Face Off, an American classic. If you haven’t watched it, [email protected]#! off. Your life is incomplete. I was going to write a brief synopsis of the movie, for those that haven’t seen it, but I don’t want those folk reading my piece anyway. Go watch the damn movie!!! For those of you on tilt and want to rip my head off, I do love you guys…especially since you actually took the time to read what I just wrote. Seriously, though, the Razzball community is the best thing out there.
So, why Face Off for this week’s Bear or Bull?
In the most brilliant maneuver since the Greeks infiltrated Troy with a wooden horse, the Dodgers infected a division rival while keeping one of their top pitchers. Here’s how it went down:
- 11/4/15 – Zack Greinke elects for free agency
- 11/16/15 – Dodgers sign RHP Luis Pasen to a minor league contract
- 12/8/2015 – Arizona Diamondback sign Greinke to a six-year, $206.5 million contract
- 1/7/16 – Dodgers sign Kenta Maeda
Who’s Luis Pasen? Exactly. If you say his name fast enough, it sounds like “patsy.” If you say it doesn’t, please refer to the 11th word in the intro. Anyways, right after Pasen was signed, both he and Greinke were whisked away to the secret underground surgery room underneath Chavez Ravine, where Jamie McCourt would allegedly “work out.” Farhan Zaidi and Andrew Friedman both spent hours debating whether they should go the superficial Hollywood way or go 100, as the kids say. The surgeons were called in and Greinke’s face was removed and melded onto Pasen’s. During that process, Zaidi and Friedman were informed that a sushi chef in Little Tokyo had committed seppuku after learning that he had been serving fake salmon to his customers. His face was removed and put onto Greinke.
Now, according to medlineplus.gov, face reconstruction surgery takes about 6 weeks to heal. I couldn’t find information on total face removing and melding onto another person, so I’ll just go with the status quo here. If you look at the time from when Pasen was signed to when Kenta Maeda was signed, that’s around 6 weeks. Hmmmmm. The topper to the whole caper was getting the Diamondbacks to take Pasen…I mean Greinke…and pay him $206 million. For those wondering, Pasen does get his base salary plus a face replacement fee. The rest goes into the Dodgers war chest. Hey, the US government has a black budget. You think that shit doesn’t happen other places as well?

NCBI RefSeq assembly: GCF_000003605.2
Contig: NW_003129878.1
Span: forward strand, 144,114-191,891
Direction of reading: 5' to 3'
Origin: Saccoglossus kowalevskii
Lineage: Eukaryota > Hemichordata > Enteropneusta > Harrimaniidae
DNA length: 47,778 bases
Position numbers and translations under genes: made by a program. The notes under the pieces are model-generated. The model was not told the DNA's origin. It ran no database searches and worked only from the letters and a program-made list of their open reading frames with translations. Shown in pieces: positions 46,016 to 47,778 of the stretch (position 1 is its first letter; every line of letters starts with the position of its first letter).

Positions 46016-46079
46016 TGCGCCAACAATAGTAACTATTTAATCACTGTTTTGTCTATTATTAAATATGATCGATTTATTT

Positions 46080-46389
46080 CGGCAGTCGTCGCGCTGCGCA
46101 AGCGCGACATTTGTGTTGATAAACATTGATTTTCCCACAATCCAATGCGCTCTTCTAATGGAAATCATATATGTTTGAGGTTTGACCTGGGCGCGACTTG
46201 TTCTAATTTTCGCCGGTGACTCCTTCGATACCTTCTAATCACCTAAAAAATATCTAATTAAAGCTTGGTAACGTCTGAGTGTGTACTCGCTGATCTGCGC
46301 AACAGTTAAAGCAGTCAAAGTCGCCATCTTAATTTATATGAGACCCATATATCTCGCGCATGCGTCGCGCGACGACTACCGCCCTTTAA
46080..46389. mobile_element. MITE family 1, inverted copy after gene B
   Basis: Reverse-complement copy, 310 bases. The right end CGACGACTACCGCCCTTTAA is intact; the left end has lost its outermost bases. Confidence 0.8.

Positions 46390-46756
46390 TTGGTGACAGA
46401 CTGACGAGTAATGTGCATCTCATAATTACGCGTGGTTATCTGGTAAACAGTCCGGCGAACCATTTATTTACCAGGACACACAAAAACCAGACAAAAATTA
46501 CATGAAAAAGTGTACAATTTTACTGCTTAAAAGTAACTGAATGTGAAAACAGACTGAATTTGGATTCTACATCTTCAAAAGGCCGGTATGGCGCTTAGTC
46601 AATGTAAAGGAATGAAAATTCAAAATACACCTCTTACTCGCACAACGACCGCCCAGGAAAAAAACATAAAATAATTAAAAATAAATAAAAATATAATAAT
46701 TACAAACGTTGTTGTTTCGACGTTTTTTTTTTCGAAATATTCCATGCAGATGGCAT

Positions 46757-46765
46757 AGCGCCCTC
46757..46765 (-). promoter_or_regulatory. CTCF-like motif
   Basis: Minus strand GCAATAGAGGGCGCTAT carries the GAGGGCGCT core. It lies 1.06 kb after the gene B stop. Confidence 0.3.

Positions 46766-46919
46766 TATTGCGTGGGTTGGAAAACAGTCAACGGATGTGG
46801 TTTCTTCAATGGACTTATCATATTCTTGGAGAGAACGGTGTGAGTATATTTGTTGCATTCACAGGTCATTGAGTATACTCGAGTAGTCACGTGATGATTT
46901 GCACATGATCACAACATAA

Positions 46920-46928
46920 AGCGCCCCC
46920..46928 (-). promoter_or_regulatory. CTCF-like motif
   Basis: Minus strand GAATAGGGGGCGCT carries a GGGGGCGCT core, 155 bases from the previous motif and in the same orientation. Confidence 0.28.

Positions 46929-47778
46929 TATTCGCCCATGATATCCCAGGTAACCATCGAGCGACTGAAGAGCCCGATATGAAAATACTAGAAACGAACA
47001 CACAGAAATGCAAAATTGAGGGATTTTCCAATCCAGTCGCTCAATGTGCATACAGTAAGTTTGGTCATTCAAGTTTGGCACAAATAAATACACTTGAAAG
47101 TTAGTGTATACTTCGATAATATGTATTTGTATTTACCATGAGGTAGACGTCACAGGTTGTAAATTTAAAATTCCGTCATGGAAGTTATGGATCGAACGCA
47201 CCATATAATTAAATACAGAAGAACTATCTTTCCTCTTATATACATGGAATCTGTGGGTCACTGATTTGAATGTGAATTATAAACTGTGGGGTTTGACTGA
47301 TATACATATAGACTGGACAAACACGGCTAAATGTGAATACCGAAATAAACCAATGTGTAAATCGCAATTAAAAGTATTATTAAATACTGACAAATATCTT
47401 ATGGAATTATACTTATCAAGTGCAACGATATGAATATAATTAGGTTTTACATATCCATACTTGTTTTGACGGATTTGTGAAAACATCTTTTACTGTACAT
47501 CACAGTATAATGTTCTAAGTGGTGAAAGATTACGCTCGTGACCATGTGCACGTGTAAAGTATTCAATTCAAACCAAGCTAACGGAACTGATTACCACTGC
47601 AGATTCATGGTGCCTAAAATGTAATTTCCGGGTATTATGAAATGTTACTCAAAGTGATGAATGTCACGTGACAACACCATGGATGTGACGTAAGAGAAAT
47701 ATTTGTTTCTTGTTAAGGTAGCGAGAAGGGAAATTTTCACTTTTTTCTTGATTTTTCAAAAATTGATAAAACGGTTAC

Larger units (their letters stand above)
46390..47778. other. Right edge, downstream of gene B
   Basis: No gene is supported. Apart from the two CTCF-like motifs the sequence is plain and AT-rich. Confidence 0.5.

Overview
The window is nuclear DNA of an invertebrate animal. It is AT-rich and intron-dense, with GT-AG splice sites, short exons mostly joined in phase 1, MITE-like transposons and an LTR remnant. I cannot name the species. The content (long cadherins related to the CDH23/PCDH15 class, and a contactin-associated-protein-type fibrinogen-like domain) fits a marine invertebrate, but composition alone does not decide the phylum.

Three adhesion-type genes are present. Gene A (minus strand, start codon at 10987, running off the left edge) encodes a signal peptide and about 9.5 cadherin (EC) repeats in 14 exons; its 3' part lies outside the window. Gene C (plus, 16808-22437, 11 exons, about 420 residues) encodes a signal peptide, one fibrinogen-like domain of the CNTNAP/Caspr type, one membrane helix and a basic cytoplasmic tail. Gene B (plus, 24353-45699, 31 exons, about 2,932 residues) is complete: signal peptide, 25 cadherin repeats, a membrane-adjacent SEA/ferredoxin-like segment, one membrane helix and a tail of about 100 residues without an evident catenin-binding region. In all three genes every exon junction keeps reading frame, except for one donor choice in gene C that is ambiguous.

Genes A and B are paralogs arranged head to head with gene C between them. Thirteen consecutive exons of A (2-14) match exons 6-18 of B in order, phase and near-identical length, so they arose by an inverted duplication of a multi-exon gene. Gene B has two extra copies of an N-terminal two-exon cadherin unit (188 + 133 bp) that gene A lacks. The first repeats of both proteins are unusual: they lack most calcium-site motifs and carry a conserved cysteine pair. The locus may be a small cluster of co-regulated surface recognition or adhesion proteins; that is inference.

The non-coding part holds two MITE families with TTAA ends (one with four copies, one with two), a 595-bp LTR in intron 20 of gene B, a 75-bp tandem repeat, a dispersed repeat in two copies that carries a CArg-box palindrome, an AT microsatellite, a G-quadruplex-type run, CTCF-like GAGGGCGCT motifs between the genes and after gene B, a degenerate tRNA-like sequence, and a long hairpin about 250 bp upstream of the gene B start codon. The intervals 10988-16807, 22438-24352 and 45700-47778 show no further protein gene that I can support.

So, if you’re keeping track at home, Pasen turned into Greinke, who turned into Maeda. But…for you Hardy Brothers out there, that leaves a minor league roster spot open. So, the Dodgers “drafted” Andre Scrubb in the 2016 MLB Draft. C’mon man!!! Scrubb? Really? Dude doesn’t even have a Wikipedia page. Gotta give credit to Zaidi and Friedman, though, because the back story and pictures plastered on the internet are of first-rate quality.
Oh, Son!!! You are one crazy Korean man!!! Am I? Let’s break it…break it…break it down.
They both throw from the right side. Both have similar arsenals: fastball, slider, curveball, and change. Both throw their fastball in the 89-92 mph range. When with the Dodgers, Greinke had a K/9 in the 8-9 range. Maeda was 9.17 last year. The batted ball and plate discipline numbers were all very close to each other. The only difference was that Maeda gave up more walks and home runs. Is the Son still crazy now?
Ok, let’s get serious. NFBC ADP has Greinke as the 21st pitcher off the board and Maeda the 22nd. That seems kind of crazy to me. I’m guessing people are betting on a bounceback from Greinke and the league figuring out Maeda the second go around. Makes sense. But didn’t you just read the above!!! That ain’t Greinke!!! Ok, my bad. Back to serious mode. Chase Field, where Greinke pitches half of his games, was the second-most generous stadium in all of baseball last season for homers. Any wonder why his HR/9 was 1.30 last season? In fact, the last time it was at 1 in the major leagues was back in 2011. The most troubling things for me regarding Greinke are that his fastball was rated as one of the worst in all of baseball last year (20th-worst to be exact), which correlates to the swinging strike rate going down and contact rate going up. Batters made contact on 90.5% of pitches in the strike zone last year, after being in the 85% range the prior three years.
Pay for the real Greinke. It’s up to you to figure out who that is, though.